RED BANK: ORGANIC TAKEOUT GOOD TO GO

kitch organic 090414 1A pyramidal glass skylight and other touches would transform the former deli and liquor store shown below. (Photos by John T. Ward. Click to enlarge)

By JOHN T. WARD

kitch organic 090414 2Red Bank’s zoning board gave unanimous approval Thursday night to a plan by Kitch Organic to turn a vacant neighborhood deli and liquor store on the West Side into an organic take-out restaurant.

The new business will deliver pre-ordered meals, allow for pick-ups but offer no onsite dining at the former home of Best Liquors, co-owner Rick Ivone told the board.

The dowdy one-story building, at the corner of Leighton Avenue and Catherine Street, will also get a a makeover that includes a glass pyramid skylight, extensive plantings and an herb garden out back.

“Aesthetically and functionally, it will be far superior to what’s there now,” planning consultant James Higgins told the board.

No neighbors turned out for the hearing, and board members were effusive in their praise for the plan.

“I love it,” said one, Sean Murphy.

Board member Sharon Lee, too said she loved the plan, but was concerned about how well Kitch Organic would integrate with its neighbors, given that meals are expected to be priced at $18 to $25.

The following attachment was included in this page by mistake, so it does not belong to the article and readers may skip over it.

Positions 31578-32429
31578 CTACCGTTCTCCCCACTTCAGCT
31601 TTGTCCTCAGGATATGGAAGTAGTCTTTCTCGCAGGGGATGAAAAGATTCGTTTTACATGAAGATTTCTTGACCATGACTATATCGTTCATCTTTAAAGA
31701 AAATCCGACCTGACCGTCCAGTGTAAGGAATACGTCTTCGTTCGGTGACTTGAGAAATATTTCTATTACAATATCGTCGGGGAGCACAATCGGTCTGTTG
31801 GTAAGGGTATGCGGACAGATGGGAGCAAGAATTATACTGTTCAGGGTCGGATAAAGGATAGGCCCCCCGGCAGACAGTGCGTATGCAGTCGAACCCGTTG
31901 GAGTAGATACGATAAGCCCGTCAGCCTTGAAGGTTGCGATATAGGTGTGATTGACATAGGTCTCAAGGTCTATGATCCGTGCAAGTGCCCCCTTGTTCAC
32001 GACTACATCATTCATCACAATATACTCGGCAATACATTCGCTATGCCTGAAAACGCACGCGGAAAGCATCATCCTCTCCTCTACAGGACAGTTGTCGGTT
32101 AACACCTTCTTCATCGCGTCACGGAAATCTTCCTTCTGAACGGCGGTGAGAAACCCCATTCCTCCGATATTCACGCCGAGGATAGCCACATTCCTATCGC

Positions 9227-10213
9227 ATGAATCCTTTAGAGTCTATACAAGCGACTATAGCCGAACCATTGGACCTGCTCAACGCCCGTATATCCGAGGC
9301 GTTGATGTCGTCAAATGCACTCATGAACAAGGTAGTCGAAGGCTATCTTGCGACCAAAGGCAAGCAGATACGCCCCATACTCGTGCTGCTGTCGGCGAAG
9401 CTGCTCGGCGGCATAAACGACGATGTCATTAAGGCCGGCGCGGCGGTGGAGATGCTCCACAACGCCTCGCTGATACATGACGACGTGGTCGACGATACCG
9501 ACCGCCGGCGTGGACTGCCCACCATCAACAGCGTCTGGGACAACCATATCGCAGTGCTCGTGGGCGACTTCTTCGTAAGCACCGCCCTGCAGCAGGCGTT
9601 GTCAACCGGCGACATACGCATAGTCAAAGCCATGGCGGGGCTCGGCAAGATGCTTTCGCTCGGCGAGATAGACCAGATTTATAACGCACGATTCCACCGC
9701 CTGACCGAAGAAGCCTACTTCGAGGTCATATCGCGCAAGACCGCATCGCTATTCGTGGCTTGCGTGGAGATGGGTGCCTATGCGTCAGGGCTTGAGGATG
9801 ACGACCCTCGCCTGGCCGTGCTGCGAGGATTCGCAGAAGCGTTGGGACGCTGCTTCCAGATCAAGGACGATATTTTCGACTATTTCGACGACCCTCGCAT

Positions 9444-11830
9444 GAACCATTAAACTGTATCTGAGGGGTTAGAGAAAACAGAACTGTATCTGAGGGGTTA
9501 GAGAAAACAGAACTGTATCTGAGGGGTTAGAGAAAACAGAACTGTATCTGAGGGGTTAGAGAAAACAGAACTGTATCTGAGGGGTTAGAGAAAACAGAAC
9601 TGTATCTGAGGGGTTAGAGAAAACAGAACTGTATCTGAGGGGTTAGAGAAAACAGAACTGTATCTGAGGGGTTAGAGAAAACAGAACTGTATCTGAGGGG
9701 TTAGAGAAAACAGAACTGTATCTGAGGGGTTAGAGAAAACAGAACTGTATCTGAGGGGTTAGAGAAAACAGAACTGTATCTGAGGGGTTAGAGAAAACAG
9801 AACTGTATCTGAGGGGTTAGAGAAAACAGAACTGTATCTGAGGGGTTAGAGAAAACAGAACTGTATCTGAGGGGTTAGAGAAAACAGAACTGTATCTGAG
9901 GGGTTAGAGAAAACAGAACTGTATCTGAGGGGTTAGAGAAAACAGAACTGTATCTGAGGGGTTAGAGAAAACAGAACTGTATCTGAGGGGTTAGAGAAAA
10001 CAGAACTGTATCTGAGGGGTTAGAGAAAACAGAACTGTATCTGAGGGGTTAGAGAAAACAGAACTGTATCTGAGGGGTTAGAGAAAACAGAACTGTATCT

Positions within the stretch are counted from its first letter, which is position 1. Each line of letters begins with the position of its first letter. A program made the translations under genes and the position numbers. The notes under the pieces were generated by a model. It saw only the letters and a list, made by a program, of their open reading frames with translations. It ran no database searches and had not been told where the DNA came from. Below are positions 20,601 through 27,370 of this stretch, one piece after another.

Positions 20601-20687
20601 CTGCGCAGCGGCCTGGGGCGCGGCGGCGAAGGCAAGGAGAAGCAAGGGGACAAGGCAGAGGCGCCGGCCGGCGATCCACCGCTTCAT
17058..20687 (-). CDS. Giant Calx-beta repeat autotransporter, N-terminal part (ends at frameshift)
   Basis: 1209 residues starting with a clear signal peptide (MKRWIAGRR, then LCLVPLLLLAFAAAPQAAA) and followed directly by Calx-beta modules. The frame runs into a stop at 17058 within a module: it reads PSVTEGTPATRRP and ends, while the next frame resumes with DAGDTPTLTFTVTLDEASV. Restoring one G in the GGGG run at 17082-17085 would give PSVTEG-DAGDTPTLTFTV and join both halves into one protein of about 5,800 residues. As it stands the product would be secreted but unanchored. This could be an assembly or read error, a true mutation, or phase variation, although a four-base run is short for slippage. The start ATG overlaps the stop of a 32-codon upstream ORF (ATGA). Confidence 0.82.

“This is concerning me because it’s going to be kind of off-limits to the immediate community,” she told Ivone, who owns the business with Joe Durso. Acknowledging the difficulty of providing organic-ingredient meals at low prices, Lee said the result might be “a wonderful-looking place that’s pretty much forbidden” to its neighbors.

“It’s not $1.99 meals with a Slurpee,” Ivone said, but added that his vision is to offer some lower-priced items such as juices that will help acquaint local children with organic and healthy alternatives.

Kitch also plans to offer cooking classes and create an online video cooking series, he said.

The building will be outfitted with solar panels on the roof and a rainwater harvesting system to irrigate a small garden the owners plan to plant behind the store.

Ivone said the project, in development for three years, would go to construction as soon as possible.

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